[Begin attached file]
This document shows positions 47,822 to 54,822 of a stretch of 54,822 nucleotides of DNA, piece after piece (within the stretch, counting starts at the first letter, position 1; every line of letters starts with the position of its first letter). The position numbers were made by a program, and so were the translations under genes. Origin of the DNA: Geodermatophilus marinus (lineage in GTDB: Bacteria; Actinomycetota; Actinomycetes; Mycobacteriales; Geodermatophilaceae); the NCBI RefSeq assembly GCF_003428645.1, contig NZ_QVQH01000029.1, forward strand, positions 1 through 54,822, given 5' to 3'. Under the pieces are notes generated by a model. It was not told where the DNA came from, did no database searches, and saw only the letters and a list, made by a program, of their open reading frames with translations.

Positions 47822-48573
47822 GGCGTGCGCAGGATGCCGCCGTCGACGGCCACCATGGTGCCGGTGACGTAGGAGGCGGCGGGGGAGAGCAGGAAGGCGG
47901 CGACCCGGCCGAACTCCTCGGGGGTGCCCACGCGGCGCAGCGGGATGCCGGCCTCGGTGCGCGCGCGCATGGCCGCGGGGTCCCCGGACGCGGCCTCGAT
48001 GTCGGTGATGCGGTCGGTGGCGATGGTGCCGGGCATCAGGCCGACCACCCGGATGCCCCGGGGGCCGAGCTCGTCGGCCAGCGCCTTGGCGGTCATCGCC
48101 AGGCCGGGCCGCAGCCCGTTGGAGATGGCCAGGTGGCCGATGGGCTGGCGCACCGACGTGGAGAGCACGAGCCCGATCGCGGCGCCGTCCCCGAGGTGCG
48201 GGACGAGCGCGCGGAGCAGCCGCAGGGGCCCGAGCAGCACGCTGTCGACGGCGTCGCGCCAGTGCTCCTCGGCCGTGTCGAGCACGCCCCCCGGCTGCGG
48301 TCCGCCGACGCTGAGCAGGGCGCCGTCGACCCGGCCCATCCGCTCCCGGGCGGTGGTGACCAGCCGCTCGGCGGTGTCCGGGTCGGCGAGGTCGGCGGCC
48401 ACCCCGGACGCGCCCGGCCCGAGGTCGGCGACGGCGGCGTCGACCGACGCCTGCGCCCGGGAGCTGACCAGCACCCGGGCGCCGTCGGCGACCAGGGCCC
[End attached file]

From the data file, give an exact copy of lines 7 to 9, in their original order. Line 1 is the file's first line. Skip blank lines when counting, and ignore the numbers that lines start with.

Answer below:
48201 GGACGAGCGCGCGGAGCAGCCGCAGGGGCCCGAGCAGCACGCTGTCGACGGCGTCGCGCCAGTGCTCCTCGGCCGTGTCGAGCACGCCCCCCGGCTGCGG
48301 TCCGCCGACGCTGAGCAGGGCGCCGTCGACCCGGCCCATCCGCTCCCGGGCGGTGGTGACCAGCCGCTCGGCGGTGTCCGGGTCGGCGAGGTCGGCGGCC
48401 ACCCCGGACGCGCCCGGCCCGAGGTCGGCGACGGCGGCGTCGACCGACGCCTGCGCCCGGGAGCTGACCAGCACCCGGGCGCCGTCGGCGACCAGGGCCC